North East India travels were, for me, one of my most awesome adventures to date. It was a journey like no other, a bittersweet challenge, and it gave me some of the most fantastic memories I’ve ever had on the road. As there is limited information on this beautiful underrated part of India, I felt like I had little or no time to prepare for what awaited me there. I was heading into the unknown and all by myself. To say I was scared was an understatement.
But, on reflection, I had nothing to worry about. I hope that there is more up-to-date information available for people travelling there.So, I’ve come up with some North East India travel tips and the things that no one told me before I arrived.
1. That North East India
Travel would be like visiting another world entirely. From the mountains of Arunachal Pradesh to the green forests of Meghalaya, the river islands of Assam and the tribes of Nagaland, you will feel like you’ve been transported to another planet!
I couldn’t believe my eyes when travelling from state to city to tribal land. Some villages looked like I went back in time to the last century and bustling towns that were building up with tall buildings and shopping centres.
2. That it would be entirely safe for travel, before I landed in the central city of Guwahati, I started to browse some travel tips for North East India. The articles I read spoke of the kidnapping of foreign tourists, women not being able to travel alone, road toll rebels on the road and violent unrest in certain states.
It made me regret buying my plane ticket entirely!
I gave my contact details to friends and family, my itinerary and whereabouts and kept people updated. But, I felt a bit silly getting myself worked up so much.
North East India has come a long way in enabling tourists to travel safely. Including limiting the required permits (see below for more detail), allowing tourists to travel freely without supervision and setting up more hotels and guest houses to encourage more tourism there. I was a woman travelling solo, and no one stared at me. I could travel at night alone and felt safe. I was greeted with kindness wherever I went.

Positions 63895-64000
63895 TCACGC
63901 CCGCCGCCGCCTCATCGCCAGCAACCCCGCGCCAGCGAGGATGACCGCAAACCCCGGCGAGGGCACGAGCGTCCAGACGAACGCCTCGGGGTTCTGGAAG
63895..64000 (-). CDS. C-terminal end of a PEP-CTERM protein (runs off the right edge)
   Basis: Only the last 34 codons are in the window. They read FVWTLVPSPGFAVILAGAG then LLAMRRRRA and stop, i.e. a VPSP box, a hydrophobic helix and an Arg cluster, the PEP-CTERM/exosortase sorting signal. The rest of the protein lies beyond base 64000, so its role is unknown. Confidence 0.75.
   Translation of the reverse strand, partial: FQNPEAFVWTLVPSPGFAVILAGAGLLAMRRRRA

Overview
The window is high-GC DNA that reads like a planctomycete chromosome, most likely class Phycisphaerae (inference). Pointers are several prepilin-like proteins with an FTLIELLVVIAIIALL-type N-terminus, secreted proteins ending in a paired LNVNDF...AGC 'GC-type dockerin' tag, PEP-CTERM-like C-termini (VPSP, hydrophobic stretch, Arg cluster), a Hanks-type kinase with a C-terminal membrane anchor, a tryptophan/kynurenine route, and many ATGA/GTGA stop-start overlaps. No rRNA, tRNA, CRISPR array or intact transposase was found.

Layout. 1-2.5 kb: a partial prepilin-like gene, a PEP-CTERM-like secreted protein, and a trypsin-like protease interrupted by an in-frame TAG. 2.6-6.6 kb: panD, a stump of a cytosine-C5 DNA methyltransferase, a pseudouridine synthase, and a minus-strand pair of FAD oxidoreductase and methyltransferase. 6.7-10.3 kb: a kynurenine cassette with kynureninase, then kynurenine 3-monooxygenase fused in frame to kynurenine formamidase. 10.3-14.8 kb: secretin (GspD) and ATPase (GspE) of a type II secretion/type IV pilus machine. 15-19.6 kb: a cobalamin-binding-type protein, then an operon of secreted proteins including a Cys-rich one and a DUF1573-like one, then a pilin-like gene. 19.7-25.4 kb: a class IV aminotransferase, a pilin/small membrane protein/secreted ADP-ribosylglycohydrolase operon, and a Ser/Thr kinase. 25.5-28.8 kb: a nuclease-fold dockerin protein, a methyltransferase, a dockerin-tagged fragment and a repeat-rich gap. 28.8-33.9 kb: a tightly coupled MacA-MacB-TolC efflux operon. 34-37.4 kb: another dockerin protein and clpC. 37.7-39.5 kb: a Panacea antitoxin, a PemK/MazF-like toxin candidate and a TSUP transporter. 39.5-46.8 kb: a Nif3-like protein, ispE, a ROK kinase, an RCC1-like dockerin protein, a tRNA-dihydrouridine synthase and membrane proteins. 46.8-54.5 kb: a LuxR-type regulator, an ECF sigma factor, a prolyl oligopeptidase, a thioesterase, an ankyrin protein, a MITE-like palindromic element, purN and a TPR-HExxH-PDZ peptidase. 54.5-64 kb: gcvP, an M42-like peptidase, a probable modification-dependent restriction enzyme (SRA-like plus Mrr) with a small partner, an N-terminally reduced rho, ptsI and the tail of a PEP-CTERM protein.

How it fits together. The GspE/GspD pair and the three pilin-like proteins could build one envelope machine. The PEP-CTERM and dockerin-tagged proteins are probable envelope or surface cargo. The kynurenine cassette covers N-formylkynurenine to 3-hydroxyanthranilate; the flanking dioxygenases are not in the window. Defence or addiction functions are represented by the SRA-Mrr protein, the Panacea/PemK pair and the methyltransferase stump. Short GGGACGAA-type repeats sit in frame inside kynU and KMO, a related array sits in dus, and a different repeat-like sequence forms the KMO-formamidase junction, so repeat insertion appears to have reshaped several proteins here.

3. The transport would be like working out a puzzle
The one thing that is the most time-consuming and will be the undoing of many of your travel plans is the transport options here. Everything is plain sailing in the state of Assam, but once you start travelling into the conditions of Arunachal Pradesh, Meghalaya or Nagaland – that’s where it starts to get tricky.
Sometimes it would take me 24 hours to get somewhere, and sometimes I would arrive at a destination at 1 pm, and the buses were finished for the day. Luckily, I relished a challenge, and it was satisfying to work it out and get moving on the road. You will need to be acquainted with the sumo (a sharing jeep), start to look out for sharing cars, get used to getting up before the crack of dawn, sleep on night buses and get accustomed to massive delays due to the road quality.
4. A smile will be your language of choice
Although we are still in India, not many people speak Hindi or English. Each state or tribe will have their dialects, and navigating around can be tricky, buying bus tickets, ordering food or even booking hotels.It was challenging in Nagaland, where most people speak Nagamese. So, you’ll need to don your best smile and communicate in any way you can. You say that many people speak English, however rudimentary, and will always be on hand to help you.
5. You won’t need as many permits as they say
To encourage North East India travel and tourism, they have done away with a lot of the permits and set new rules where you don’t need to report to the police station to state that you’re visiting, making the whole process a lot less stressful.
You don’t need to register at the police station much (Apart from I did need to in Longwa in Nagaland), but your guest house should be able to advise you on the process. Rules change constantly, so check with your guesthouse owner if you need to check in with the local authorities.
6. It’s completely budget-friendly
Despite the remoteness of the North East, it’s incredibly cheap for food, guest houses, transport and activities. So, it’s perfect for the budget-conscious traveller.
I will list some basic prices in Rupees so you can get a general idea of the cost of travel there;
Guest Houses (private room): 500 – 1500 a night hostel: 200 – 500 rupees a knighthood (Thali, rice, Momos, chow): 75 – 200 rupees per mealTravel (Sumo): 200 – 700 rupeesBus (Coach): 200 – 700 rupeesKaziranga Safari: 500 rupees (4 sharing) 1800 rupees (solo)Living root bridge entry: 10 rupees, 30 rupees with a cameraHornbill Festival: 20 rupees entry, 30 rupees for the camera.
Please give your love to the heaven on earth!!!